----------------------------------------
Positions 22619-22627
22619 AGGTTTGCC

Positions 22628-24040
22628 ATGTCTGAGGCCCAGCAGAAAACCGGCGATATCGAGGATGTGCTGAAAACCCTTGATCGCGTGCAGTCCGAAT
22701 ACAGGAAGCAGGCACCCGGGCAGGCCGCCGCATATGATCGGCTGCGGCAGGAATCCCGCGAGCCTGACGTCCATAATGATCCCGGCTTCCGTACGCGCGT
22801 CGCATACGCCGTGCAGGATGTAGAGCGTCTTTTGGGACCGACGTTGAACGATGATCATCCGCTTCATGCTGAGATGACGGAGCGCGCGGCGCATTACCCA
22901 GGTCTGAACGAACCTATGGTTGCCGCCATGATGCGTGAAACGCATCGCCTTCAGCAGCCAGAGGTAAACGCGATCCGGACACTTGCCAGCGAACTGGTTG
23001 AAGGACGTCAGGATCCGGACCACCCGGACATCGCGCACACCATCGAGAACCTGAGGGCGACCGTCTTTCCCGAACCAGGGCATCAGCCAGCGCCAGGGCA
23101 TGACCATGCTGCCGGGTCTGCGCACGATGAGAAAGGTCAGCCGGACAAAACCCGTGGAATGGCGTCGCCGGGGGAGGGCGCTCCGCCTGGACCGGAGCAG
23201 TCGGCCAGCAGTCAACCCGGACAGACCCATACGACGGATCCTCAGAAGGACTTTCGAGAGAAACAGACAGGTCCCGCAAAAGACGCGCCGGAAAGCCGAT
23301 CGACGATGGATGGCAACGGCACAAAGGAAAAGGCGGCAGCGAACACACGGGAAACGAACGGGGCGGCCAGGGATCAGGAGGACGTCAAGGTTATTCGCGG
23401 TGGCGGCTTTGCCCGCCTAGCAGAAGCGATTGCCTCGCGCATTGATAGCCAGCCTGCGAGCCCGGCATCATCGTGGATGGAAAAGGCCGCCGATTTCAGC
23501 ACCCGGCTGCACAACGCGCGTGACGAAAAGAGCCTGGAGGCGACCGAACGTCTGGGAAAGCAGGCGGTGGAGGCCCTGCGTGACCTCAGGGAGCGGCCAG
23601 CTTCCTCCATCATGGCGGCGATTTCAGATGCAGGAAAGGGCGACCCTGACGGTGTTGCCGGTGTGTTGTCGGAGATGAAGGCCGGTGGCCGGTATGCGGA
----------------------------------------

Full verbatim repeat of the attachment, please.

Positions 22619-22627
22619 AGGTTTGCC

Positions 22628-24040
22628 ATGTCTGAGGCCCAGCAGAAAACCGGCGATATCGAGGATGTGCTGAAAACCCTTGATCGCGTGCAGTCCGAAT
22701 ACAGGAAGCAGGCACCCGGGCAGGCCGCCGCATATGATCGGCTGCGGCAGGAATCCCGCGAGCCTGACGTCCATAATGATCCCGGCTTCCGTACGCGCGT
22801 CGCATACGCCGTGCAGGATGTAGAGCGTCTTTTGGGACCGACGTTGAACGATGATCATCCGCTTCATGCTGAGATGACGGAGCGCGCGGCGCATTACCCA
22901 GGTCTGAACGAACCTATGGTTGCCGCCATGATGCGTGAAACGCATCGCCTTCAGCAGCCAGAGGTAAACGCGATCCGGACACTTGCCAGCGAACTGGTTG
23001 AAGGACGTCAGGATCCGGACCACCCGGACATCGCGCACACCATCGAGAACCTGAGGGCGACCGTCTTTCCCGAACCAGGGCATCAGCCAGCGCCAGGGCA
23101 TGACCATGCTGCCGGGTCTGCGCACGATGAGAAAGGTCAGCCGGACAAAACCCGTGGAATGGCGTCGCCGGGGGAGGGCGCTCCGCCTGGACCGGAGCAG
23201 TCGGCCAGCAGTCAACCCGGACAGACCCATACGACGGATCCTCAGAAGGACTTTCGAGAGAAACAGACAGGTCCCGCAAAAGACGCGCCGGAAAGCCGAT
23301 CGACGATGGATGGCAACGGCACAAAGGAAAAGGCGGCAGCGAACACACGGGAAACGAACGGGGCGGCCAGGGATCAGGAGGACGTCAAGGTTATTCGCGG
23401 TGGCGGCTTTGCCCGCCTAGCAGAAGCGATTGCCTCGCGCATTGATAGCCAGCCTGCGAGCCCGGCATCATCGTGGATGGAAAAGGCCGCCGATTTCAGC
23501 ACCCGGCTGCACAACGCGCGTGACGAAAAGAGCCTGGAGGCGACCGAACGTCTGGGAAAGCAGGCGGTGGAGGCCCTGCGTGACCTCAGGGAGCGGCCAG
23601 CTTCCTCCATCATGGCGGCGATTTCAGATGCAGGAAAGGGCGACCCTGACGGTGTTGCCGGTGTGTTGTCGGAGATGAAGGCCGGTGGCCGGTATGCGGA